Finished my meal in the tiny restaurant, two young women, 14 and 17 if I was betting, ably running the entire show. I ask the set meal price, she says 20 bolivianos, I have one in my pocket folded around another few bills but as I am working it loose it tears completely in half in the flourish act of handing it over. She looks down at the half bill, the other one starts laughing, she starts laughing and it’s one of those inexplicable moments when we’re all laughing without being able to stop and it’s making us cry and weak and it goes on and on.
Chill of next morning, flocked at an outdoor table, a trio of smiling perhaps sisters, frying up dough and serving hot drinks, both my hands around the mug of coffee. Chat, answer questions, laugh at jokes.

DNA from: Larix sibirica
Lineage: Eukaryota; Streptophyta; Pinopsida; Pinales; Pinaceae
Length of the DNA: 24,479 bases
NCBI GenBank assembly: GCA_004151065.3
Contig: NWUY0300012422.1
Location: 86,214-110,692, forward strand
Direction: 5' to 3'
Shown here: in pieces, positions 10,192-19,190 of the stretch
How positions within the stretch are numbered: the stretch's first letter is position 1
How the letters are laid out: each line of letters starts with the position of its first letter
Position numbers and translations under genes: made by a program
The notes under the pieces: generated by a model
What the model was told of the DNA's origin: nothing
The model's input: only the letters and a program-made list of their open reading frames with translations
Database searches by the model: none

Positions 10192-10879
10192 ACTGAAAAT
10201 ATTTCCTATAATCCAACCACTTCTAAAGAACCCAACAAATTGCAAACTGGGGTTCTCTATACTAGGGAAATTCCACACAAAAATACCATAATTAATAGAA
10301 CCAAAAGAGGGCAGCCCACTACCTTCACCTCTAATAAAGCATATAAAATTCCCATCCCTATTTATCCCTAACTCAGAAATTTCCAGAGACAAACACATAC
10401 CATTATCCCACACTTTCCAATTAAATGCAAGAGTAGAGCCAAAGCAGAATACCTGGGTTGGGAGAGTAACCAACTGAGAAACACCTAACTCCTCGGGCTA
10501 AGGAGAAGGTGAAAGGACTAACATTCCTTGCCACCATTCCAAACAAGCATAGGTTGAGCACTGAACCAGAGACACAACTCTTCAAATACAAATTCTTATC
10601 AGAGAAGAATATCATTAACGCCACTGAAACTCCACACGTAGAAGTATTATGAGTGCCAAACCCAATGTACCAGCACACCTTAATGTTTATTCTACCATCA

Move to sit in the plaza, not quite ready to ride yet, the park bench is stamped 1997, and I’m reminded that I’ve seen a great many plaques and markers of public works from that era, a time of greater prosperity, as so much that was new then is now crumbling or overgrown, showing vestigial signs of where there was an electric bulb but the wires have been ripped out.
A middle aged man sits next to me on the bench, listening to music on his mobile. Rather more Simon & Garfunkle here than I’m used to hearing at home.